Monday, November 9, 2009

It's a long way to Kedougou and back

The title is a reference to an Antje Duvekot song that has been running through my head for the past few weeks.

I have forty minutes here in the Internet Cafe in beautiful downtown Kedougou before I head back out to my site (25 + km with 100m gain in elevation).

Before swear-in was nice. We went back to Sangalkam and stayed for one last week, during which I had a fight with Issakha, who was trying to shake some more money out of me for my swear-in clothes. It left a pretty bad taste in my mouth, especially because I had given him a very generous gift of money just before the dennaboo, and he'd had the cloth for a long time. And yet, he still pressed me "Oh, Hali, I just don't know how I can get the money to turn the electricity back on to work. I just don't know where to find the money. It's so hard to live here in Senegal, where we have no money," and so forth. This was clearly a bid for money, but I got angry, embarrassed him in front of the entire neighborhood, and my clothes were finished the night before we left.

Swear-in itself was quite the party. The US Ambassador's house in Dakar is beautiful, in a mansion-like way. Many people, including me, gave speeches (mine was in Pulaar), and then waiters dressed to the nines passed around silver trays of miniature hamburgers. It was surreal.

Two days later, we headed down to Kedougou in a car that had to be pushstarted, and the next day we went install-shopping. Overwhelming, to say the least. The best part of the day was when Daniel and Thomas, who took us newbies shopping for our stuff, disappeared around the corner and then showed up carrying a beautiful raffia cabinet. "HAPPY BIRTHDAY!" they shouted. After buying buckets, beignoires, a sleeping pad, lots of various odds and ends, and enough tools to make my little agricultural heart sing, we went back to the regional house for a very delicious dinner (Matt cooked).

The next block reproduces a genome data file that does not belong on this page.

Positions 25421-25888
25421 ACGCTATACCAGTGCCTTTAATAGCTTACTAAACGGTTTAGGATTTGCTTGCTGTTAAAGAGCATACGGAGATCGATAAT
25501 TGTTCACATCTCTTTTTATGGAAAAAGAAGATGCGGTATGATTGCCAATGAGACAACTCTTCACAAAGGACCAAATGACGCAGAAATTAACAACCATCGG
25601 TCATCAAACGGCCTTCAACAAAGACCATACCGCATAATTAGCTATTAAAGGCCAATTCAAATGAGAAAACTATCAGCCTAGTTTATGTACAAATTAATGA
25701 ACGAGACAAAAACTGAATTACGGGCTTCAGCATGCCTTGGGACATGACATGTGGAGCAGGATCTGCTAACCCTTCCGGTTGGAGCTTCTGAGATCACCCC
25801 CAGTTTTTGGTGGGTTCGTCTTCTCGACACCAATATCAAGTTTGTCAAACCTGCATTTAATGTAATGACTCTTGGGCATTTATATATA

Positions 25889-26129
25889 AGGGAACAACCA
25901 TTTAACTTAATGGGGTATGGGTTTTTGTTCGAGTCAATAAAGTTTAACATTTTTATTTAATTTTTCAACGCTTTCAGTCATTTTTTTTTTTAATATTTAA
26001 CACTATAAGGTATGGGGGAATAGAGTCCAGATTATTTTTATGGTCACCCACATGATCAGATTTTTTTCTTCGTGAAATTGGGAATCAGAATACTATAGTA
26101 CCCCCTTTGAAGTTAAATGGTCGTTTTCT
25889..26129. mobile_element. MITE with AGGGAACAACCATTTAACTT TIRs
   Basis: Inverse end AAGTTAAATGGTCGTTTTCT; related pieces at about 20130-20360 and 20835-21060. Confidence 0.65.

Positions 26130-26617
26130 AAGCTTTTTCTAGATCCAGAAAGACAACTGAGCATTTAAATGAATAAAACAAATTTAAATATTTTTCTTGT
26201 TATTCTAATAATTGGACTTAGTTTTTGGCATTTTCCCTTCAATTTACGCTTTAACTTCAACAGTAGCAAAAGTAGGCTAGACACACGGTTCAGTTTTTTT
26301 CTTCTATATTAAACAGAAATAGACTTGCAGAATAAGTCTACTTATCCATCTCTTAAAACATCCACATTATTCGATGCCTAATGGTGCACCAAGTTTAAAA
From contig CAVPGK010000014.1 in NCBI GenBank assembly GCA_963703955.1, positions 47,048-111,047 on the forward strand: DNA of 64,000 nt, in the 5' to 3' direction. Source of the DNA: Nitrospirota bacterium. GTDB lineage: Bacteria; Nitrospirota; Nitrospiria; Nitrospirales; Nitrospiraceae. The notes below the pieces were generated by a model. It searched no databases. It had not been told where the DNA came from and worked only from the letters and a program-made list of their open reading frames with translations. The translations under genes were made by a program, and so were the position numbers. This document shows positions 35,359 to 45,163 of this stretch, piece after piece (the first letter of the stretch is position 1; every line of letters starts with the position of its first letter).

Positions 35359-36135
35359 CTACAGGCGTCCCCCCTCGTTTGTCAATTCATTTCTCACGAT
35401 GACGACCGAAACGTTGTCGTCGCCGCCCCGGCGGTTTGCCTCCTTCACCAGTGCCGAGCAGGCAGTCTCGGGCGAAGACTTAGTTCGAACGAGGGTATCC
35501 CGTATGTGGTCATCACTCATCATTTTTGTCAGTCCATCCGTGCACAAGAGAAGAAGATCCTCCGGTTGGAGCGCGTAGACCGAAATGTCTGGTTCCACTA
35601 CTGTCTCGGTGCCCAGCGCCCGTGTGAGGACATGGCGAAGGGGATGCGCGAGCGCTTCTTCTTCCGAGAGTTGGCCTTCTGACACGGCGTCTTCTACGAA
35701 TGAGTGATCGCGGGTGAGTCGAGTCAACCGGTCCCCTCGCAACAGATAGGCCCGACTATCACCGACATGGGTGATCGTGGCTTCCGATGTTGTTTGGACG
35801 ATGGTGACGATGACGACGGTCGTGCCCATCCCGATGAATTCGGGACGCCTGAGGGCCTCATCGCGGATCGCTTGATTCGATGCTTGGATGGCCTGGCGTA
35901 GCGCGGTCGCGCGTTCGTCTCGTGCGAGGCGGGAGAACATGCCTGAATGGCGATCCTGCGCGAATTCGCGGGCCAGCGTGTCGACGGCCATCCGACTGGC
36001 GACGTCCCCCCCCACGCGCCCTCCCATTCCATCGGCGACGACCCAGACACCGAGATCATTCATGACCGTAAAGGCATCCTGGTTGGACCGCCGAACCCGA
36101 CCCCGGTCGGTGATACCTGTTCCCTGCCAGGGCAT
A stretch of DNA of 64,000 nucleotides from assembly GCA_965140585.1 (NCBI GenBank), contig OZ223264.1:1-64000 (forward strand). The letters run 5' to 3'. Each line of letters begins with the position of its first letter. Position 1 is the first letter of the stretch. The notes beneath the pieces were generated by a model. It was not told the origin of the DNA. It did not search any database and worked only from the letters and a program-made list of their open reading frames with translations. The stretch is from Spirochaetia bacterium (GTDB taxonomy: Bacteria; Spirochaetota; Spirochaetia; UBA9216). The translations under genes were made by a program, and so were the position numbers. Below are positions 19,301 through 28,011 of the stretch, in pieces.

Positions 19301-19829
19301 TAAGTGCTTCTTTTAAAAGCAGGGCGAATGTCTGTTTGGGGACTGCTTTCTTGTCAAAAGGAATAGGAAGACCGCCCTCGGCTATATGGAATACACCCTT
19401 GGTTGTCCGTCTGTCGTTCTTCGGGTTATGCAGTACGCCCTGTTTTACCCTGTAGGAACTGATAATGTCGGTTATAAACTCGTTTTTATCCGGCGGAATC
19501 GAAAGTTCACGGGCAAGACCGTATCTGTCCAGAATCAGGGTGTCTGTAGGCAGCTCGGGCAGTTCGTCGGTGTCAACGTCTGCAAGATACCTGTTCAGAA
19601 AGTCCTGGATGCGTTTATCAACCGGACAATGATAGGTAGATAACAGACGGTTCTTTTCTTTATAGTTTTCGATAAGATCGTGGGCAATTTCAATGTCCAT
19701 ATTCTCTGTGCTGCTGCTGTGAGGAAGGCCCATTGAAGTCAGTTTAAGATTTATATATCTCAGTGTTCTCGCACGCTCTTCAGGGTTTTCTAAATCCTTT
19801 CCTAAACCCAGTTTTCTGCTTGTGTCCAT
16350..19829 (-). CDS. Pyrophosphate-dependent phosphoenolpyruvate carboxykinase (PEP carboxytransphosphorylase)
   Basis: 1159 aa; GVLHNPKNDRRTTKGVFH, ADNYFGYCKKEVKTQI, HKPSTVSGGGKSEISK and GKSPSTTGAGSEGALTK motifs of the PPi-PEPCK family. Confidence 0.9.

The next day we went around and met all the really important people of Kedougou, or tried to. Half of them weren't there, but that didn't stop us from greeting everyone in absentia. Melanie installed, and then it was my turn. I'll write a more detailed account of install when I have my journal with me and a little more time, for now I'll describe my site (at breakneck speed).

My hut is, as Matt says, "Tesoko haaaaaaaa tesoko" (literally: small untiiiiiiiiiil small), but very cozy. The front door is low enough that I have to stoop nearly double to not scratch my back on the thatch, and once inside, it's a roomy 10' in diameter (yes, it's round). My back door is about as low as the front, and leads to a shower area that is about as large as my hut. It's fenced and has a big, beautiful shade tree, and now also a clothesline and a very small garden as well, which I water with my grey water from showering and doing laundry.